Not Clearing the Bar
Although Tony Jaa's exhibition of martial arts mastery isn't wearing thin just yet, he has set his bar unusually high -- and now the tough part might be the attempt to clear it himself. Ong Bak 2 is the "sequel" to Jaa's stunning international debut, Ong-Bak, and his third international outing after the entertaining The Protector, but it contains only a fraction of the previous two's joyful invention.
Part of the problem may be the setting and story -- Ong Bak 2 really doesn't have anything to do with Ong-Bak and is set in Thailand's medieval past, and the lack of contemporary setting means less easy variety for props and fighting locations. Still, this could've been overcome, but it seems the movie also takes its story pretty seriously too, where the young son of a slain loyal general grows up with a band of outlaws and learns fighting skills that will help him get revenge against the government rebels who killed his family.
The film's pervading somberness fills up the space, which is considerable, between the handful of fight scenes. Those scenes themselves aren't terribly memorable, especially after seeing the mind-blowing stunts of those first two movies; this time, they are mostly one-man-vs.-gang fights with a bloodier edge, as more sharp weapons are used instead of fists -- a downgrade in the entertainment value, if you ask me. The climax features a glimpse of the fun gimmickry I hoped for more of, as Jaa takes on an opponent atop an elephant.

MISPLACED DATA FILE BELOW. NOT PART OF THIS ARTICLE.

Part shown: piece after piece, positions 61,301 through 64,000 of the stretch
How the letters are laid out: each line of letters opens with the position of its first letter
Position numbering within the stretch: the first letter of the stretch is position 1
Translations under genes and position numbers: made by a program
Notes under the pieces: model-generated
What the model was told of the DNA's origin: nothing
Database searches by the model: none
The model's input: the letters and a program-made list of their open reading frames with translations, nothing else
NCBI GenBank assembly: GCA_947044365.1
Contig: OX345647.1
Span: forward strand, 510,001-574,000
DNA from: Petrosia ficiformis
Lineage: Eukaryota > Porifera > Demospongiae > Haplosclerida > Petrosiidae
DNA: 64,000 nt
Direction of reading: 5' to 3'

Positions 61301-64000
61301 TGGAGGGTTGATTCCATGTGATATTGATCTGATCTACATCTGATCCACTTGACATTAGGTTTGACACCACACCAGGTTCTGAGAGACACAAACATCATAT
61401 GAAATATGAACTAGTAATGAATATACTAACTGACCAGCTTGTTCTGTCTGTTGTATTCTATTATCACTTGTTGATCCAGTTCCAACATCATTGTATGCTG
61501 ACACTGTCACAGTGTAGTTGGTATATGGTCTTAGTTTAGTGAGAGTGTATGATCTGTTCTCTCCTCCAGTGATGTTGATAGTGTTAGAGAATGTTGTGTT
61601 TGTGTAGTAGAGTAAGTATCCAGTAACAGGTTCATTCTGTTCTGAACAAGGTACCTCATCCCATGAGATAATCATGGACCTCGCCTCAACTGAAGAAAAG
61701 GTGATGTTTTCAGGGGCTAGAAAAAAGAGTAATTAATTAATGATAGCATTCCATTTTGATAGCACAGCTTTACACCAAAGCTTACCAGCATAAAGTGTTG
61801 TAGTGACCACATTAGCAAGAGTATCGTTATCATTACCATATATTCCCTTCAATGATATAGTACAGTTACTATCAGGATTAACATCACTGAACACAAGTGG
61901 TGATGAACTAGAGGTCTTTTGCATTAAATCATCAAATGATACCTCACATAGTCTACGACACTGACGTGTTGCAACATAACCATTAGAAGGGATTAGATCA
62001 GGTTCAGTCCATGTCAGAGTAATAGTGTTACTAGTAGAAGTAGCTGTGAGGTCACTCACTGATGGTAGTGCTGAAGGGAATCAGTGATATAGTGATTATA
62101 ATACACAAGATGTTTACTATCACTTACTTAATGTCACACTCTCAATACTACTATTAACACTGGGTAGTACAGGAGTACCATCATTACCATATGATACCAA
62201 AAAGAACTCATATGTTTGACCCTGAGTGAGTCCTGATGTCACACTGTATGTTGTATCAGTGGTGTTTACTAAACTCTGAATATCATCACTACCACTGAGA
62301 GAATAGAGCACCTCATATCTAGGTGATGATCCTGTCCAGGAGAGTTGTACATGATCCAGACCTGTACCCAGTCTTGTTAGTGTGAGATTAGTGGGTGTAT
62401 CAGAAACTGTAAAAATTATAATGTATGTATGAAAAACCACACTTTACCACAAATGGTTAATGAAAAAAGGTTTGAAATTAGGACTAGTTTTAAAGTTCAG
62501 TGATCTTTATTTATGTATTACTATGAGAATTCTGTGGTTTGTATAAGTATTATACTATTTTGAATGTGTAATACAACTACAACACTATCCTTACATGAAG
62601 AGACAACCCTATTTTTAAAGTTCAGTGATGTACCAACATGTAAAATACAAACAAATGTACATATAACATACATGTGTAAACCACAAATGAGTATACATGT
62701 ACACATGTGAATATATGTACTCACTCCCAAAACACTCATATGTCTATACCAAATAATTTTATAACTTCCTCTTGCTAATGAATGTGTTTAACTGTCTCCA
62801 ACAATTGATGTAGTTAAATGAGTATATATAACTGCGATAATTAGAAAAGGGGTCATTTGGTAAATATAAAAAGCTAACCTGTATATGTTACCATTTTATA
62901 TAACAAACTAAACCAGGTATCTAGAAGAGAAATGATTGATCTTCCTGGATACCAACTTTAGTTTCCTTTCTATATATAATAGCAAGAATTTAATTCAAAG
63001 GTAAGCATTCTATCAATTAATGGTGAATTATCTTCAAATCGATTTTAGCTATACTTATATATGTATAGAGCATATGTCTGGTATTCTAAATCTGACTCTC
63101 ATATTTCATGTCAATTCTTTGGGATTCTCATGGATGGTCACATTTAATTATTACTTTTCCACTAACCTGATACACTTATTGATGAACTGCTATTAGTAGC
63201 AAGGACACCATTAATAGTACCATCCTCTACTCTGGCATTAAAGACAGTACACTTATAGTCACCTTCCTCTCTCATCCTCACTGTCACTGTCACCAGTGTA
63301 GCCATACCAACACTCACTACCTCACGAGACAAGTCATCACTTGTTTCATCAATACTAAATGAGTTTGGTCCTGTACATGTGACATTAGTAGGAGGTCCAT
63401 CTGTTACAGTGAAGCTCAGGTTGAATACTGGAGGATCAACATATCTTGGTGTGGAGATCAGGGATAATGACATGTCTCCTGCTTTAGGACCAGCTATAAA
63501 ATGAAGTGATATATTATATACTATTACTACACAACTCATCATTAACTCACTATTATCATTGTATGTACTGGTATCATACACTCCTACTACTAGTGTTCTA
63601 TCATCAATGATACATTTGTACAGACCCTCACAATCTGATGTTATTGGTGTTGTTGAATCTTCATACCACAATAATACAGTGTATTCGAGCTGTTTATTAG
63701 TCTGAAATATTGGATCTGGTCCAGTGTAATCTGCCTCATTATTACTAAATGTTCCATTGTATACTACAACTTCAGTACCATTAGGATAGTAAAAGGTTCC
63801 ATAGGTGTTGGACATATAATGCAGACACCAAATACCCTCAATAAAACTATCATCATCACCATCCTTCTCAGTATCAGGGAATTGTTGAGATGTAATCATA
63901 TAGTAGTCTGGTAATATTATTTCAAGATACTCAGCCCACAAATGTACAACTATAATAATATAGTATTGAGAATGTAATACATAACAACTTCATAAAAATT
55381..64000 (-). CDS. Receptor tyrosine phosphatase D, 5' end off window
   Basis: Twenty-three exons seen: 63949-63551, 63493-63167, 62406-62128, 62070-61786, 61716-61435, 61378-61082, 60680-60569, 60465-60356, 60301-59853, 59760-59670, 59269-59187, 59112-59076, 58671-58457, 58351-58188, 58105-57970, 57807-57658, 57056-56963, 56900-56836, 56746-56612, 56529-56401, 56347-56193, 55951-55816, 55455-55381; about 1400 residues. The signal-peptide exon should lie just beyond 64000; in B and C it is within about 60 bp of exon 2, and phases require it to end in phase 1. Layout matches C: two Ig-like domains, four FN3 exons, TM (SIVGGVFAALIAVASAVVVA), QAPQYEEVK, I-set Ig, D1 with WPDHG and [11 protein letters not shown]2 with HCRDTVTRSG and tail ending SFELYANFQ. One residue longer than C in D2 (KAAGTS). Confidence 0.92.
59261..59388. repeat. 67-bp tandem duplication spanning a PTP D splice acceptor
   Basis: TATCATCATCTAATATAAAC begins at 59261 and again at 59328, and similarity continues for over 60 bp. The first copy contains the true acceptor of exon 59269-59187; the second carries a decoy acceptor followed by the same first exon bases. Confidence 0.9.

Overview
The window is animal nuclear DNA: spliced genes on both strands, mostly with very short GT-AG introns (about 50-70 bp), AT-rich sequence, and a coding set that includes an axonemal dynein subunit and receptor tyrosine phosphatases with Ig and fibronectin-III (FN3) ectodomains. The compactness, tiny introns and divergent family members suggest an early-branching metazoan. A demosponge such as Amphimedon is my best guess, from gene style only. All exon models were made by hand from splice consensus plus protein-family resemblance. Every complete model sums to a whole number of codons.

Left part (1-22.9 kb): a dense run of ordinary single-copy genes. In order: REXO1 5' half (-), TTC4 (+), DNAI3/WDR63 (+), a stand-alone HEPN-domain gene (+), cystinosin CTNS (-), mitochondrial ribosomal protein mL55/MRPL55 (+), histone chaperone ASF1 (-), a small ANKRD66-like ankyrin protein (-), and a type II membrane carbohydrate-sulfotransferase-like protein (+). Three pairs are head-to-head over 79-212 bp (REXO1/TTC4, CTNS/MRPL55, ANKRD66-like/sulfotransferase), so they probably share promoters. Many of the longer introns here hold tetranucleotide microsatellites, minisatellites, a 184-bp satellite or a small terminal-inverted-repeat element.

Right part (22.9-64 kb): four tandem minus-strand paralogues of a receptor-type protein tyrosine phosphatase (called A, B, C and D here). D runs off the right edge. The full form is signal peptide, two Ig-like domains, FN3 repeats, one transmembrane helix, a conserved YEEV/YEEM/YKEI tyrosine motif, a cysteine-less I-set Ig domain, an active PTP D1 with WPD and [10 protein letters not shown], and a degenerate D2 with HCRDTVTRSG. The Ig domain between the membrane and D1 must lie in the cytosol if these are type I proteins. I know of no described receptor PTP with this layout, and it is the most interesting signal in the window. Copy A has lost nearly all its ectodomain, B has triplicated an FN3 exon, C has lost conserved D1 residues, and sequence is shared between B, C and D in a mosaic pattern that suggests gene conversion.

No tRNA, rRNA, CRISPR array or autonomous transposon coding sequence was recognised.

An argument could be made in support of the filmmakers' attempts to tell a more serious story, since most of the time the stories in these movies are trivial -- and since Jaa is the co-director here (alongside Panna Rittikrai), it may signal a seriousness of artistic intent on his part. But until those storytelling skills are refined, we shouldn't cease to expect the level of creativity that has helped propel any good martial arts flick to cult/legendary status, especially for a film featuring Tony Jaa.
(Released by Magnolia Home Entertainment and rated "R" for sequences of violence.)
Review also posted at www.windowtothemovies.com.